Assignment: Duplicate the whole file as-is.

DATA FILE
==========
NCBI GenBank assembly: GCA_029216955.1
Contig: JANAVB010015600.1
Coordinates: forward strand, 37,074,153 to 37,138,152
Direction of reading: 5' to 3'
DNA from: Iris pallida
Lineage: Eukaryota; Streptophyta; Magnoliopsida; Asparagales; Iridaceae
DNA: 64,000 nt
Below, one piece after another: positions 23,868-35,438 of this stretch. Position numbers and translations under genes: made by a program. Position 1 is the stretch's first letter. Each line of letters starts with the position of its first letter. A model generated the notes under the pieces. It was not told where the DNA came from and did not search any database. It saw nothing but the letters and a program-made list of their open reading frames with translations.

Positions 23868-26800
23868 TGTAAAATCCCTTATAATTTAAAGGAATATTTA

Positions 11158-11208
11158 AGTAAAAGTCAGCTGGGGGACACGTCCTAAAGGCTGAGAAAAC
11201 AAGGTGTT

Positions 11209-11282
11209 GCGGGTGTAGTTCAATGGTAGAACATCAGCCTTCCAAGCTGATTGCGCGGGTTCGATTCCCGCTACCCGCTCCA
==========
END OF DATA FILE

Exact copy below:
NCBI GenBank assembly: GCA_029216955.1
Contig: JANAVB010015600.1
Coordinates: forward strand, 37,074,153 to 37,138,152
Direction of reading: 5' to 3'
DNA from: Iris pallida
Lineage: Eukaryota; Streptophyta; Magnoliopsida; Asparagales; Iridaceae
DNA: 64,000 nt
Below, one piece after another: positions 23,868-35,438 of this stretch. Position numbers and translations under genes: made by a program. Position 1 is the stretch's first letter. Each line of letters starts with the position of its first letter. A model generated the notes under the pieces. It was not told where the DNA came from and did not search any database. It saw nothing but the letters and a program-made list of their open reading frames with translations.

Positions 23868-26800
23868 TGTAAAATCCCTTATAATTTAAAGGAATATTTA

Positions 11158-11208
11158 AGTAAAAGTCAGCTGGGGGACACGTCCTAAAGGCTGAGAAAAC
11201 AAGGTGTT

Positions 11209-11282
11209 GCGGGTGTAGTTCAATGGTAGAACATCAGCCTTCCAAGCTGATTGCGCGGGTTCGATTCCCGCTACCCGCTCCA